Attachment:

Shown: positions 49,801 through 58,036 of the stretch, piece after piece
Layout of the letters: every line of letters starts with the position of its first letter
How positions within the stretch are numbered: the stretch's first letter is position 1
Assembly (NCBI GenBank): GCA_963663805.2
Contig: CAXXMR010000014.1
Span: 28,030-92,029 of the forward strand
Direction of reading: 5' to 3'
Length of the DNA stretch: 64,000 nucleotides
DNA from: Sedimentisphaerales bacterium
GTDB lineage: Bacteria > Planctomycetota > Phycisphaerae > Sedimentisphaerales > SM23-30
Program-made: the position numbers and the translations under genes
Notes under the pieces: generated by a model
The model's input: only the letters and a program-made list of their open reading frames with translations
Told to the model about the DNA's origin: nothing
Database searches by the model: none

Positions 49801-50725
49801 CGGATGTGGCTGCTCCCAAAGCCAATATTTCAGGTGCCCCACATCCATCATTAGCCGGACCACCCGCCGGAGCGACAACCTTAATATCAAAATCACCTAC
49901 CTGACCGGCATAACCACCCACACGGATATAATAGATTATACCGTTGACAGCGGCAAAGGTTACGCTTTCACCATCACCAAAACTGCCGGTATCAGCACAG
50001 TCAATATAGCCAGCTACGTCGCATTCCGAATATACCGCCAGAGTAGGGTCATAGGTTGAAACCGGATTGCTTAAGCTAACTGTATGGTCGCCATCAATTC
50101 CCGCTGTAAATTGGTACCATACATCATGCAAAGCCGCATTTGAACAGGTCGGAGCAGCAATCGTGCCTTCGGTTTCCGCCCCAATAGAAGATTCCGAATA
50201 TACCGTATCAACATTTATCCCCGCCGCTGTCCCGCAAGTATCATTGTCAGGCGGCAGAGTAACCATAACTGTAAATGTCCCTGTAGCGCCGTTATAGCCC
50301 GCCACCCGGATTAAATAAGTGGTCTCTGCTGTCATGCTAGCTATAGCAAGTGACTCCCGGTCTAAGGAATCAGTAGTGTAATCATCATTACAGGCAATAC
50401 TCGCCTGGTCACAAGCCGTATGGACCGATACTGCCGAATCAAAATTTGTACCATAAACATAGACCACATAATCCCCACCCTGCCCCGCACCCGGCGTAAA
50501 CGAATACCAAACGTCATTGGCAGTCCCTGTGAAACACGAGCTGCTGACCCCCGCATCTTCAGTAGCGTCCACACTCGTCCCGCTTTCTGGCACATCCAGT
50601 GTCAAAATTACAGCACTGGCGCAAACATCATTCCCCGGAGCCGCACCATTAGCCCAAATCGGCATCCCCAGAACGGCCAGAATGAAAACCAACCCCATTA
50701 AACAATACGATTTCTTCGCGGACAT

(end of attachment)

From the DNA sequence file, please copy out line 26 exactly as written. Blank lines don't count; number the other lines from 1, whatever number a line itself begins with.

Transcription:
50701 AACAATACGATTTCTTCGCGGACAT